Trifunk Dictionary: Prankvert and the Rise of Viral Videos

Posted by on Jun 20, 2013 in Blog | No Comments
Trifunk Dictionary: Prankvert and the Rise of Viral Videos


A hilarious cross between a prank and an advertisement – all in a tidy viral video package.

Lately, it seems like viral videos have started to replace the lottery.

Millions of musicians release cover tunes in hopes that they will wake up to millions of views and an invitation to go on the Ellen show. People film their pets doing all kinds of crazy tricks attempting rake in advertising dough. Businesses attach their brand to clever videos and convince customers to pass their company’s message along to their million closest friends.

But viral videos are completely unpredictable, right?

The good folks at Mashable recently posted a look at current viral videos we’ve all spent way too much time watching and dissected why they went viral. They say that the two things that most viral videos have in common is discussability and relatability. We agree.

There are a ton of different ways that businesses have used these two techniques to create buzz around a new product or share their brand’s message, but today, we’re focusing on the prankvert.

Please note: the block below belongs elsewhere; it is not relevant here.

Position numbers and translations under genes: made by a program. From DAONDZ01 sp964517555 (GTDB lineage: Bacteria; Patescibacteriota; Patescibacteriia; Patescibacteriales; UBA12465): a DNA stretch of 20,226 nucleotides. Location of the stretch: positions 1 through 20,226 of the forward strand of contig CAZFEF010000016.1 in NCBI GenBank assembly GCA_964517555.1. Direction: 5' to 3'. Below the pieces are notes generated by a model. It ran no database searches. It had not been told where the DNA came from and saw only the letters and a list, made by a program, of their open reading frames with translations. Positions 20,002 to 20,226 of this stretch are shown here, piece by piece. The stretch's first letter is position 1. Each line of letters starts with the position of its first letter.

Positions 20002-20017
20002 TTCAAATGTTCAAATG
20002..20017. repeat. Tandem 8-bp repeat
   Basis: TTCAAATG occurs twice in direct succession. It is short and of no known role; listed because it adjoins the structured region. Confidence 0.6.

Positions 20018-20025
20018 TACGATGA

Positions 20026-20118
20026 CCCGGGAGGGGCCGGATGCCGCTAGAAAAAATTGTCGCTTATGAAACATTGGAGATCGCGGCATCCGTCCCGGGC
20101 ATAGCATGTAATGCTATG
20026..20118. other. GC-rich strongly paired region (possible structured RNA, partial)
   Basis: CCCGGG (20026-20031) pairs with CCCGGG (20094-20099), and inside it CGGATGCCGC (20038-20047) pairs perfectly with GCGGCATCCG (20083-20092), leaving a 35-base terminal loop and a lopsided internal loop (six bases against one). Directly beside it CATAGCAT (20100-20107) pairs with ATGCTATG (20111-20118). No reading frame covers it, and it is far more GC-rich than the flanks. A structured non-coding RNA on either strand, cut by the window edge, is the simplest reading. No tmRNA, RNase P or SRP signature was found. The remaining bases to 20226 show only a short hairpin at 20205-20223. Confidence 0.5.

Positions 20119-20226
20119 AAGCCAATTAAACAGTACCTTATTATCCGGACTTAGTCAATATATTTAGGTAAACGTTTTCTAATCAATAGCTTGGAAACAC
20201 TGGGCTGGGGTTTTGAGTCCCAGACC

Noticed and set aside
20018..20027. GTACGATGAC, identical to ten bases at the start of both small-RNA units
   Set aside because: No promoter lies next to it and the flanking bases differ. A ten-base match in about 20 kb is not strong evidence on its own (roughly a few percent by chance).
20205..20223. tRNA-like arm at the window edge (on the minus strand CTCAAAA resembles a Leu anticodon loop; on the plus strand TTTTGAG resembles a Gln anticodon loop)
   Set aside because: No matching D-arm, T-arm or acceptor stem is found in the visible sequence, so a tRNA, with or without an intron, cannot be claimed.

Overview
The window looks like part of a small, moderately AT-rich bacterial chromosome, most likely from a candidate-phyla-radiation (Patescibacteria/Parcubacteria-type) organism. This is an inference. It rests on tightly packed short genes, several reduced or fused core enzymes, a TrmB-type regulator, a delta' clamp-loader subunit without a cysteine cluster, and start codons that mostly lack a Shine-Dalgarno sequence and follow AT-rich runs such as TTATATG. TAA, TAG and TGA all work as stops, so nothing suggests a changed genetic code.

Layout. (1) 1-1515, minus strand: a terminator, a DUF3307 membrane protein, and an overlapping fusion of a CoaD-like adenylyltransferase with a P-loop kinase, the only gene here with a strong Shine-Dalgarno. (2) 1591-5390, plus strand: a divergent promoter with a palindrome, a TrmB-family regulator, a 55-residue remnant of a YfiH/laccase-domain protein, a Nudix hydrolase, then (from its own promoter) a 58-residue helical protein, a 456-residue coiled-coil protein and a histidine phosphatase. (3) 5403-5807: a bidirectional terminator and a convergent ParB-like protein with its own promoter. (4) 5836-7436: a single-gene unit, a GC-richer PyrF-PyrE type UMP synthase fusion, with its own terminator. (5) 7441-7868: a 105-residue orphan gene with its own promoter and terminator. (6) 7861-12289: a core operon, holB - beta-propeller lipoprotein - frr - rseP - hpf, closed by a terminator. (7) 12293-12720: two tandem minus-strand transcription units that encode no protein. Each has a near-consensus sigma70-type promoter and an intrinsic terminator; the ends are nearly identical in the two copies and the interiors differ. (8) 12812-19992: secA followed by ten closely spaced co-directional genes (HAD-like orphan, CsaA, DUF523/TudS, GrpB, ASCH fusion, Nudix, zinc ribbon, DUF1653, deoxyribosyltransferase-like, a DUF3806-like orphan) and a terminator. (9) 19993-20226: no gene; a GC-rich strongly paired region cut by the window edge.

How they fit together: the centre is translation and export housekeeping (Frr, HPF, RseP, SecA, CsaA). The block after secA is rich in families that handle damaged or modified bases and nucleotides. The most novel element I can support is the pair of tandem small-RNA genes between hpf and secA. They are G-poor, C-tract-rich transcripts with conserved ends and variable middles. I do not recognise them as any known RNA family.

Why the prankvert is so effective

Because everyone likes a good prank. Wait. Let me rephrase that. Everyone likes to watch someone get pranked.

Pepsi has probably had the most success with creating viral prankverts. Thanks to a roster of celebrities, they are able to pull off some pretty sophisticated pranks and establish key emotional responses to their brand.

One of my favourite prankverts was when Pepsi MAX disguised Kyrie Irving as an old man and got him to play basketball alongside some pretty confused teammates. There are always questions about authenticity, but regardless of how real the reactions were, the video was watched over 24 million times.

Along with creating an opportunity for product placement, these prankverts show Pepsi as having a cheeky sense of humour – a quality their customers obviously appreciate and share in.

Viral videos must create an emotional response

Indifference isn’t going to prompt anyone to hit the “share” button, but complete shock, gut-wrenching laughter, or tears streaming down their face sure will.

Large companies are always fighting to find ways of connecting to their customers on a personal level and while you might think that uploading a video isn’t all that personal, the emotions a video evokes shows a brand as having human characteristics – and that is something that we can connect to.

Ok, without further ado, let’s watch some prankverts. I know that’s why you’re here.

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